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Mexicans are just the latest victims of a long human history of scapegoating

When faced with an uncontrollable disaster, there's a universal human tendency to create a disaster you imagine you can control. This generally involves a scapegoat, someone to be punished without referencing reality in any way. Take the husband who loses his job, then beats the crap out of his wife. Or if you prefer, the wife who then beats the kids, or the kids who proceed to kick the shit out of the pets. On and on it goes.

And the truth is, none of the pummeled victims are to blame. Instead, General Motors or Raytheon is. Or maybe it's Wal-Mart, ExxonMobil or any other massive corporate entity in control of that husband's fate. But whatever it is, it's too big to hit. Even the guy who did the actual firing is just another poor schmuck who's only doing his job.

Societies behave this way, too.

The ancient Romans relieved the stress of political and environmental upheavals by sticking it to the Carthaginians.

In the 19th century, the British tried to exterminate--or failing that, impoverish--the Irish who objected to the fact that virtually all the food they produced was being exported to feed British subjects. (This, to the chagrin of some Weekly readers, is why I am here. Of the nine family members who boarded the rattrap moored in Liverpool harbor in 1855 to escape the Irish famine, three survived to reproductive age.)

Then there were the pogroms of Tsarist Russia in the late 19th and early 20th centuries. Thousands of Jews were killed or driven from their lands by mobs of angry peasants who believed they were the cause of their poverty. They weren't, of course; the greed of the aristocracy was. The Jews however, made a good scapegoat.

The best scapegoat the average American can come up with these days is Mexican. Sept. 11, 2001 scared us, but instead of a reasoned response, the administration in Washington, D.C., started an incomprehensible war with a country that had nothing to do with these heinous attacks, leaving most reasonable people to wonder how, with billions of dollars being poured into this war, there could possibly be enough left over to ferret out and prevent whatever future terrorist plots were being hatched next.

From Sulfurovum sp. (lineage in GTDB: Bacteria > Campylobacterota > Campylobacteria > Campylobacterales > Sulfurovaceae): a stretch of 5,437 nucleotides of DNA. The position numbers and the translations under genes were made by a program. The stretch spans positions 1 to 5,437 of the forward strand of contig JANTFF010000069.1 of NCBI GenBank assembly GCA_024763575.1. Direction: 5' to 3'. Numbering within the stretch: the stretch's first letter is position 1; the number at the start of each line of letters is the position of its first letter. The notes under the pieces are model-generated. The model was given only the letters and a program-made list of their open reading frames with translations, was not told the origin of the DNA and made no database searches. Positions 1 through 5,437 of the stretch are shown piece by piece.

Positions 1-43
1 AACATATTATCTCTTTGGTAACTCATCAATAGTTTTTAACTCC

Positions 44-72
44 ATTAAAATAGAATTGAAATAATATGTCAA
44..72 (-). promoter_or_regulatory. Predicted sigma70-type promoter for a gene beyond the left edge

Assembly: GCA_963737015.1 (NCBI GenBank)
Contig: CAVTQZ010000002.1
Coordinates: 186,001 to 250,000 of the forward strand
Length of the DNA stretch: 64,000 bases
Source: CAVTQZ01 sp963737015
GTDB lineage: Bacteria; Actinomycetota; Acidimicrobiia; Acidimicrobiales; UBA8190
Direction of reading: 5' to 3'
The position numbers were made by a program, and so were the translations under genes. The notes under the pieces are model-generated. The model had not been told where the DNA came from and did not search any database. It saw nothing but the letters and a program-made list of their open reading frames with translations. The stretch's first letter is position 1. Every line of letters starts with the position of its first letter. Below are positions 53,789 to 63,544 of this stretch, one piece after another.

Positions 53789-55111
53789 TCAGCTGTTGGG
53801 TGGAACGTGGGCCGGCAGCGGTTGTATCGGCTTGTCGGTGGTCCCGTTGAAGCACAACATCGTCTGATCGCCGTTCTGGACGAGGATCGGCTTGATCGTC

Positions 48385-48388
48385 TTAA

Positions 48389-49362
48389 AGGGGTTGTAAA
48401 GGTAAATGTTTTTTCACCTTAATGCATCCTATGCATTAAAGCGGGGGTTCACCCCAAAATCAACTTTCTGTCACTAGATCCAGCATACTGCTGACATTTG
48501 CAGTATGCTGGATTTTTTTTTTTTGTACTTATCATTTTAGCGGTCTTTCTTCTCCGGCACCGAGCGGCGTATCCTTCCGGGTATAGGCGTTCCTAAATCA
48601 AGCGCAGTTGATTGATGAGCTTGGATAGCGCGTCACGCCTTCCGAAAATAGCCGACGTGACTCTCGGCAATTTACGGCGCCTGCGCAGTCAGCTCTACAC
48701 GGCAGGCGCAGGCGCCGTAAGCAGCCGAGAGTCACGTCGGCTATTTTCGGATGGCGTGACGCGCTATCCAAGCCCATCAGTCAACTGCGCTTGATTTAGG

Fear and paranoia rise higher in this country every day, and the flames are fanned by both exaggerated and real-life concerns. The fact that 50 million Americans have no health insurance is genuinely frightening, as is the fact that one of our oldest and most cherished cities was recently flooded by Hurricane Katrina. Global warming is very frightening, as are plagues of pathogens and insects occurring as a result. It is very frightening that if you want your kids college educated, you have to take out a second mortgage on your house, if you're lucky enough to own one. Dick Cheney is frightening, and I'm sure Donald Rumsfeld's face is the stuff of many children's nightmares. Sexually transmitted diseases and crystal meth? Do I even have to say it? And have you checked out school children lately? Man, some of them are fat. All these things are very scary indeed.

What's not frightening, however, is the fact that the lady next door's cleaning woman may be undocumented. Nor is it scary that the guy unloading the lumber from a truck at a local building site prefers tortillas to English muffins.

Jon Kyl made border security a big part of his Senate re-election campaign, accusing his opponent of being "weak" in this area. This strategy was confusing for a couple of reasons, and the logic seemed similar to the Bush administration's insistence that the war in Iraq has something to do with keeping terrorists from blowing up yet more of our buildings and people. The idea seems to be that if you assert a lie enough times, it will eventually become the truth. It doesn't. In 2003, it was false that starting a war in Iraq would prevent future terrorist attacks on American soil, and it is still false today. It is equally false to insinuate that the terrorists came in through Mexico, and highly unlikely that they ever will. Yet "secure borders" has become a paranoia catch phrase, like "war on terror," that has very little to do with the problems facing most American citizens.

The Mexican nationals who enter this country illegally should not elicit the amount of hostility and xenophobia they have recently. The reason politicians have parlayed immigration into such a charged issue? It's easy. Who better to take out our collective malaise on than the poor and the desperate? It's a cynical ploy, engineered to prey on fear and our most uncharitable instincts. And the truth is, almost anybody when faced with the choice of feeding their families and illegally crossing a border, or letting their loved ones starve or fall prey to disease, would make the exact same choice.

Being American isn't a virtue, and being poor isn't a crime. They are both simply accidents of birth.

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